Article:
He stared at Jeeves. He had never seen a robot look nervous before, but the Old Chap 7 was showing some odd behavior, taking off his hat and spinning his umbrella. Dr. Mann tried to concentrate. He had Jeeves pull up everything he had on the treatment of embolism. The modern treatment was to inject clot-eating bacteria, modified to the specie. This was out of the question; the nearest xeno-genome lab was two days from the asteroid.
He looked further back in the medical journals. Before bacteria lysis it was Q-beam radiation, and before that mini-robots with lasers. He had no Q-beam facility and rigging up mini-robots with lasers would take at least two days.
Jeeves poked him with his umbrella. What was wrong with the crazy robot? Dr. Mann had gone all the way back to the 20th century looking for an option. Then it hit him. He had read about something called an IVC filter. Perhaps he could fashion something to block the ambassador’s oversize vessel—but what? Jeeves poked him again.
Dr. Mann grabbed the umbrella from the robot and was about to snap it in two when an idea hit him. He pulled the fabric from the metal skeleton, ran to the radiation sterilizer, and sanitized the remains of the umbrella. One hour later it was inserted in the ambassador’s main vessel, ready to catch any further errant clot. Hopefully he’d live until a cruiser with a well-stocked sickbay arrived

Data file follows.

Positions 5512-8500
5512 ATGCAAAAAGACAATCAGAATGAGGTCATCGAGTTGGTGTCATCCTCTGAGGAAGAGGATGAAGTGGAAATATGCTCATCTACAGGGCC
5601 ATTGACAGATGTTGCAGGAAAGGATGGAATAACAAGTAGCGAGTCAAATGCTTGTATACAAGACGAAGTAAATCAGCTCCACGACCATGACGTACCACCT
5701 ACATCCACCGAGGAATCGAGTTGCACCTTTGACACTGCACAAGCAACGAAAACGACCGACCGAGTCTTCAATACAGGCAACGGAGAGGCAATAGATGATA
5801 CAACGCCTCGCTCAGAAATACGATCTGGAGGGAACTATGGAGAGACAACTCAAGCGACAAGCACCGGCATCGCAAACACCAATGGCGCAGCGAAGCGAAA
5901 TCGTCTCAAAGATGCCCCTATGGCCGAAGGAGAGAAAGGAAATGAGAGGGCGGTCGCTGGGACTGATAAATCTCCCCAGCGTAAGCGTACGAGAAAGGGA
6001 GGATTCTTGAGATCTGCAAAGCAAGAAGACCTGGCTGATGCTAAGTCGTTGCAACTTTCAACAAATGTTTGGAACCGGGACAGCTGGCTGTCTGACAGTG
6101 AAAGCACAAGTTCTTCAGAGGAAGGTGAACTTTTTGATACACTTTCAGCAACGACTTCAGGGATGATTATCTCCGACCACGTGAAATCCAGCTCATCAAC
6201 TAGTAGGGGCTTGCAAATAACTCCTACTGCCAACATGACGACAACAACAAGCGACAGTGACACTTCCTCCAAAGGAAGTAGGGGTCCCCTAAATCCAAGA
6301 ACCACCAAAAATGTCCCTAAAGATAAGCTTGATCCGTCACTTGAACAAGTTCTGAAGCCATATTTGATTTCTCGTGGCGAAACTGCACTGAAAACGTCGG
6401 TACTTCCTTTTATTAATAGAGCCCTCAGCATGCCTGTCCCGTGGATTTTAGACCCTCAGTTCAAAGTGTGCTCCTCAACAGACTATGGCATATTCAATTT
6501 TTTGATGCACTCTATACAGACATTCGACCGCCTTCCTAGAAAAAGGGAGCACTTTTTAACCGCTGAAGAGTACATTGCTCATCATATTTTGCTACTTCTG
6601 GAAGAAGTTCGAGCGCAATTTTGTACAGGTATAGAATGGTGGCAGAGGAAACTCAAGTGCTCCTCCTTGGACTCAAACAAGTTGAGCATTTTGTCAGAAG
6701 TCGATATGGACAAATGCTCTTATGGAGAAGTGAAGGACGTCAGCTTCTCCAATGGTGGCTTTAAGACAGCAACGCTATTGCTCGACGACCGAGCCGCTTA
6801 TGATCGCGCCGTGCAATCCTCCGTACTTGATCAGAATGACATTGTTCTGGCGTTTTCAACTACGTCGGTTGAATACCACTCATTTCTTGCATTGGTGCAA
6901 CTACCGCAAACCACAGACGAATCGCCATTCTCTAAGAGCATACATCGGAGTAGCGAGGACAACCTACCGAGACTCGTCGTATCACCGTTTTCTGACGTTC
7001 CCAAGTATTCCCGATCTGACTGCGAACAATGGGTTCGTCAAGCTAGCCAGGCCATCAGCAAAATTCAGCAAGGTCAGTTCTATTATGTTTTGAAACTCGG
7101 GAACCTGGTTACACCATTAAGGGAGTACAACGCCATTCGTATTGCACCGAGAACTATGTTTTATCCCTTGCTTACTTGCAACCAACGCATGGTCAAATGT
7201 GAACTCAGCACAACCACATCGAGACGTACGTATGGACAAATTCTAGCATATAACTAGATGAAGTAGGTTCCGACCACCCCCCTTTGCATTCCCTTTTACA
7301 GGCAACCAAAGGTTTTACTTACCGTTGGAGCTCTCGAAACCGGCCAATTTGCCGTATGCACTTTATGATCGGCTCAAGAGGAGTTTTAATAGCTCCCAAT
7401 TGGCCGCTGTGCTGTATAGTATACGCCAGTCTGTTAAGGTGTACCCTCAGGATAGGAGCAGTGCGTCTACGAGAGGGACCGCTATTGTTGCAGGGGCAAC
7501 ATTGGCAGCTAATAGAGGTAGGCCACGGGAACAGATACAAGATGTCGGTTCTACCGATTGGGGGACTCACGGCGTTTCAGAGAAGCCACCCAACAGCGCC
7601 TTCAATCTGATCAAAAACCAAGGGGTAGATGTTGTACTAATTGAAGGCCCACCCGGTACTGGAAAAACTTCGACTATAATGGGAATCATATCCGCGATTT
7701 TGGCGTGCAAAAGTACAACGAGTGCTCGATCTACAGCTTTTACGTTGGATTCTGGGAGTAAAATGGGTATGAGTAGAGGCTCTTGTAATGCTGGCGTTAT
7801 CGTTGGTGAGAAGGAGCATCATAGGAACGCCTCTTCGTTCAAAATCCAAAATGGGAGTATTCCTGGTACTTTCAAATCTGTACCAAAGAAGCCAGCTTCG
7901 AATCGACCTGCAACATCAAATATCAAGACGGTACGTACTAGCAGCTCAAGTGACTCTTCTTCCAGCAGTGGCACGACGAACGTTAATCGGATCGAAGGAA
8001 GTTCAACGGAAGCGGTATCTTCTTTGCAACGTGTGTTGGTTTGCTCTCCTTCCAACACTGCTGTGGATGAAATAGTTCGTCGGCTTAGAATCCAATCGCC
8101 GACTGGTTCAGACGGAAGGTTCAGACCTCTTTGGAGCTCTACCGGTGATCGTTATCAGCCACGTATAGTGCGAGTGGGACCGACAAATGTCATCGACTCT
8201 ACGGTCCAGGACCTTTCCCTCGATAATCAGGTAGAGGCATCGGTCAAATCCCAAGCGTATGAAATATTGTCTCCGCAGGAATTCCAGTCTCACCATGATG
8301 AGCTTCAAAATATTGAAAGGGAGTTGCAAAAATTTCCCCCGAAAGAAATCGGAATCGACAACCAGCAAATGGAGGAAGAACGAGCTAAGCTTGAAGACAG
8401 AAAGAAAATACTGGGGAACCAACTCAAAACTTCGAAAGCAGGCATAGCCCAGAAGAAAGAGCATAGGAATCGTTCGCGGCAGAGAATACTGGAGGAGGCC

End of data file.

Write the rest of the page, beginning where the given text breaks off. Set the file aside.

Dr. Mann stared at Jeeves. Perhaps he had been wrong about his robot assistant. It had helped save the ambassador. Then Dr. Mann checked the captain, noticing for the first time how ancient the being looked. The captain had worsened acutely, its breathing labored, a sick wheezing sound coming past the rigid fiber that made up the upper part of its mouth.
Dr. Mann grabbed an intubation tube. The captain needed to be on a ventilator. Luckily Dr. Mann had had experience with this type of geriatric vegetable-like creature. He tried three times unsuccessfully, but managed on the fourth to slide the tube pass the rigid maxilla.
Dr. Mann sat on the floor. He was exhausted by the efforts of the day, especially the stressful intubation. Jeeves rolled over to him, and placed his bowler on Dr. Mann’s head. With a sly robotic wink his print out read, “Stiff upper lip, old bean” TH
Jamie Newman, MD, FACP, is the physician editor of The Hospitalist, consultant, Hospital Internal Medicine, and assistant professor of internal medicine and medical history, Mayo Clinic College of Medicine, Rochester, Minn.